Turning to his class, the professor said, “My wish is that you might understand and fully comprehend all the riches of grace and mercy that have been given to you through the sacrifice of our Lord and Savior Jesus Christ. He spared not His only Begotten Son, but gave Him up for us all, for the whole Church, now and forever. Whether or not we choose to accept His gift to us, the price has been paid.”

“Wouldn’t you be foolish and ungrateful to leave it lying on the desk?”

Share this with someone. It’s bound to touch their heart and demonstrate Salvation in a very special way.

Minimal Fact Approach to the Resurrection of Christ

One of the hardest groups to share the gospel with is those people I would term “skeptics” or atheists. At a high level, there are two categories we share the gospel with;

1) those who have been exposed to it before, and

2) those who have not been exposed to it.

We can further sub-divide category 1 into at least three groups:

     a) nominal Christians (heard the gospel, assent to it’s truth and would say they hold to the principles of Christ’s teaching,
     b) agnostics (heard it but never really studied it in depth or if they have, have not reached a conclusion, and
     c) heard it, but reject it for any number of reasons.

One of the difficulties many face in their approach to evangelism of group C is not having adequate “touch points” within which to build a basis for sharing the gospel. We want to grab a person, quote from scripture to tell them they are hell-bound without even appreciating that they place no truth value on the scriptures. This is like a member of the LDS church quoting to us from the Book of Mormon. We reject the book, so any statement from it fails to motivate us. What we lack is a way to get behind the person’s own view to help them work toward placing a truth value in scripture.

One approach to sharing with a skeptic (I am going to group skeptics and atheists together just for brevity, one could argue there are distinct differences between the two, but for the purpose of this I am going to set those aside for discussion) is the minimal facts approach. The minimal facts approach takes a view of only holding to those minimal facts that the overwhelming majority of scholars would assent to accepting as true. A simple list of those facts is:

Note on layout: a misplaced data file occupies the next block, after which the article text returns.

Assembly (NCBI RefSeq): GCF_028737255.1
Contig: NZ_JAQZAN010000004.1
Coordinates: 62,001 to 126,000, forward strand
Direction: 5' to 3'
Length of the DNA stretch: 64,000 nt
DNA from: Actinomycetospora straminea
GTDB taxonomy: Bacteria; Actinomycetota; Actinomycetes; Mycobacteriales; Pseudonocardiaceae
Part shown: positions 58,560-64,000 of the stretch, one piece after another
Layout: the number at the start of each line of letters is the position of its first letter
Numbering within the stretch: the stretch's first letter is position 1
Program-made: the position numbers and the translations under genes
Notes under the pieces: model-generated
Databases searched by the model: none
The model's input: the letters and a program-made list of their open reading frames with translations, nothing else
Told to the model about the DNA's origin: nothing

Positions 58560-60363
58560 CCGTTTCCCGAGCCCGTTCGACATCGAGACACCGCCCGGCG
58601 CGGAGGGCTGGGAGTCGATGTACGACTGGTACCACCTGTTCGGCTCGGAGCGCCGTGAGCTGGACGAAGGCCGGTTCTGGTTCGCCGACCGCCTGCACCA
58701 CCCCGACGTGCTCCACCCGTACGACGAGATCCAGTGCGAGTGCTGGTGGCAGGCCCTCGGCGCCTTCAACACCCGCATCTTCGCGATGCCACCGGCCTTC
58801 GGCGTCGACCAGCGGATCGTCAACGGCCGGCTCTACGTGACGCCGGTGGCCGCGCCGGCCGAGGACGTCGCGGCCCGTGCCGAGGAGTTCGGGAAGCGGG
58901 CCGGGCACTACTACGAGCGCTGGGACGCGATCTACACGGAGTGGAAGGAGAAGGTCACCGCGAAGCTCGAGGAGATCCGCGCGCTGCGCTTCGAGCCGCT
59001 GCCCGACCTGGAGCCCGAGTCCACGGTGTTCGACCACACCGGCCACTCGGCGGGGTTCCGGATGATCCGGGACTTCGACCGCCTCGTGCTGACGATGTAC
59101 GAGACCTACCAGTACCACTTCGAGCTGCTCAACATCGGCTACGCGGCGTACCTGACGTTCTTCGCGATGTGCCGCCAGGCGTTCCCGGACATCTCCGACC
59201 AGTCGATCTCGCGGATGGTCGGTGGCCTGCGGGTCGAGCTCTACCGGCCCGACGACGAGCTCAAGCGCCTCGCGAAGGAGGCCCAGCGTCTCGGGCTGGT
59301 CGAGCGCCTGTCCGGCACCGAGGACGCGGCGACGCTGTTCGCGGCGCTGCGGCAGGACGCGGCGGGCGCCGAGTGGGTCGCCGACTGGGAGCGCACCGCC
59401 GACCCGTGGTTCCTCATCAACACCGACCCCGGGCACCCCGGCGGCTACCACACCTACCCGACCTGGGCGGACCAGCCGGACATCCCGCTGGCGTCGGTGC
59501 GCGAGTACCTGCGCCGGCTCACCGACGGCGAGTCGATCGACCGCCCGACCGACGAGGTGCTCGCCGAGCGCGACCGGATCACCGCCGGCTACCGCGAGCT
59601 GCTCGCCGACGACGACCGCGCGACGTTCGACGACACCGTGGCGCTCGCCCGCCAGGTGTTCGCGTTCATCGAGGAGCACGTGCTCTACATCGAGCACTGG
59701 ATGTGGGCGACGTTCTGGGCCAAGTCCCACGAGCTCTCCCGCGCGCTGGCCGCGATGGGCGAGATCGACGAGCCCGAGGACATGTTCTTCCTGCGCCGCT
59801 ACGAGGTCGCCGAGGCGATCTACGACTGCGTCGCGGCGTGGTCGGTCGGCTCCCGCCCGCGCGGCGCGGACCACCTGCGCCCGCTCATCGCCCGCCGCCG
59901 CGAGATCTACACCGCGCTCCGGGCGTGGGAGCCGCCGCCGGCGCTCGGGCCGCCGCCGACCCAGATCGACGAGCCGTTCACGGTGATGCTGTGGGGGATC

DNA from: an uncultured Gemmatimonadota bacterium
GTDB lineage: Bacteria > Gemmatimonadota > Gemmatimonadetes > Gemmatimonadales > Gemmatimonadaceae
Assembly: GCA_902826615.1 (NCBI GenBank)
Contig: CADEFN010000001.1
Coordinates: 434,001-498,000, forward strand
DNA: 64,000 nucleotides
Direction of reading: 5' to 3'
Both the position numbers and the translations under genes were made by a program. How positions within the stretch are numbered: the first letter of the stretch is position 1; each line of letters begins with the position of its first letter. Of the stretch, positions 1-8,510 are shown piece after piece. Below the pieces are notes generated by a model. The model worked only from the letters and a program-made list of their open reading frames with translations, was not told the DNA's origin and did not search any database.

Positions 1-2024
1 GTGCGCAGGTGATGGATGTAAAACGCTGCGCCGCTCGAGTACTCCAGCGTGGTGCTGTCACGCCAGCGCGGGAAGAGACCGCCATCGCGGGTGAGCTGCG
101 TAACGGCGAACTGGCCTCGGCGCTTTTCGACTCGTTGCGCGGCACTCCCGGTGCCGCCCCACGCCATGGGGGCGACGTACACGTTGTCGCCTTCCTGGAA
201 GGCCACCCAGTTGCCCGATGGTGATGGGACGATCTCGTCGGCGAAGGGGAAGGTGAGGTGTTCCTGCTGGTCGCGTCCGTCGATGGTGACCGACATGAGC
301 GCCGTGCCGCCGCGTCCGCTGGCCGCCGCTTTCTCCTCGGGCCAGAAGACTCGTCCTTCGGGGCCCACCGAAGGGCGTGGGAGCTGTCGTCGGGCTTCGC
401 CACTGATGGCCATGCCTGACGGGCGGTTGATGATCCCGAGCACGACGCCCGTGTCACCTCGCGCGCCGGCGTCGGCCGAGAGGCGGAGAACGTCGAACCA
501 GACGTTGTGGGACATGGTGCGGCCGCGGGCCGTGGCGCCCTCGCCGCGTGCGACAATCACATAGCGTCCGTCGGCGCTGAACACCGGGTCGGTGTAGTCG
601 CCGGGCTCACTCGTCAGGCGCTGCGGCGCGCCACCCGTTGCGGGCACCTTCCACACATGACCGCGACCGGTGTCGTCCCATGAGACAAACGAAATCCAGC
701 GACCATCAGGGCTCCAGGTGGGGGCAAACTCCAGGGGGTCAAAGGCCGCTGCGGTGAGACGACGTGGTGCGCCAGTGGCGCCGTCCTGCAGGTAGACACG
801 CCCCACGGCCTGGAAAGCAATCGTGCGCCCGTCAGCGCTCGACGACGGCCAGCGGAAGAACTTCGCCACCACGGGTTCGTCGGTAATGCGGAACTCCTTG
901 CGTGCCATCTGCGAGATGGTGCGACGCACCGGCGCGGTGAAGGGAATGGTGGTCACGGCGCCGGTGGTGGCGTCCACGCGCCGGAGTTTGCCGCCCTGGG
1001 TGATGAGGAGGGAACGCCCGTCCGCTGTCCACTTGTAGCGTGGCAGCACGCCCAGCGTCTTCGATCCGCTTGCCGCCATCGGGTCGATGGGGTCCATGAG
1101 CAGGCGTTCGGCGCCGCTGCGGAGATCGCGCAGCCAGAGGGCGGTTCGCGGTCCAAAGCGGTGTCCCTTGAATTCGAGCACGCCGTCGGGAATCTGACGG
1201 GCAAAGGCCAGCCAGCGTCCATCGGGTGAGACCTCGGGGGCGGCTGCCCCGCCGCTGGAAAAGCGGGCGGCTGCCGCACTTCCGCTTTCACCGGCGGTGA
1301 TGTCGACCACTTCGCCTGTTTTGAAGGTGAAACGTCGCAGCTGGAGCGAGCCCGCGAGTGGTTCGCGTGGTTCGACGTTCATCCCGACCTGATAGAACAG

• Jesus died on the cross and was buried
  • Jesus’ tomb was empty and no one ever produced His body
  • Jesus’ disciples believed they saw the resurrected  Jesus after his death
  • Jesus’ disciples were transformed following these sightings of him

Given these minimal facts, we can reach a number of possible conclusions:

  1. The disciples were simply wrong about His death
  2. The disciples lied about the resurrection
  3. The disciples were delusional
  4. The disciples did not see Jesus, but either an imposter or someone like Him.
  5. The disciples were influenced by limited spiritual sightings
  6. The disciples’ observations were distorted later
  7. The disciples saw the resurrected Christ

Is it possible to eliminate any of these potential conclusion to arrive a the most likely conclusion given the minimal facts and what we know of the disciples reports?  While scripture can surely be used as a building block in our approach through minimal facts, we can’t just simply point at the text and say, “there, see”.  To the skeptic, that approach would suffer from the same reasoning by which we would deny a claim from the Book of Mormon or the Koran.  We need to be able to demonstrate that our answers and elimination of possible conclusions is rational and follows the accepted criteria of the minimal facts framework — noticeably missing in that framework is that the biblical texts are independently truth.

In saying that, i want to provide a caution.  The minimal facts approach does not in any way deny the veracity of scripture.  As Christians, we simply have the ability to employ the minimal facts approach to meet the non-believer/skeptic where they are.  We don’t require them first to assent to the truthfulness of scripture, although we are confident that if examined sincerely, the scriptures withstand reasonable challenges and can be trusted as God’s revelation to us.

(This work draws heavily from the Minimal Facts Approach as demonstrated by Gary Habermas and Mike Licona, and most recently in J. Warner Wallace’s book, ‘Cold Case Christianity’ published by David C. Cook.  This work is available at http://www.amazon.com/Cold-Case-Christianity-Homicide-Detective-Investigates/dp/1434704696.)

Do you remember me? (A Dog’s Story)

Do you remember me?
I remember you.
I still remember that first time I saw you, your eyes were so bright.
Your face was so warm. Yours was not the first face I had seen, but
it was different that day. You spoke to me in such a sweet way. When
you left that day, I got to go with you! I learned two words that
day, mine and home.

You took me to that place called home and showed me my bed, although I
seldom slept there. Instead, I got to sleep in a much bigger bed, with
you. We would lay there all night. Your breath reminded me of mom’s,
so even and so warm. The days I had spent behind the wire in that other
place would so quickly fade because this place was now home,
you said, “You are mine!”
and I loved you so.

The days were a little hard on me, you always seemed so sad to be
going to that place you called ‘work’.
I worried for you while you were away,
I can’t imagine but from the sadness on your voice when you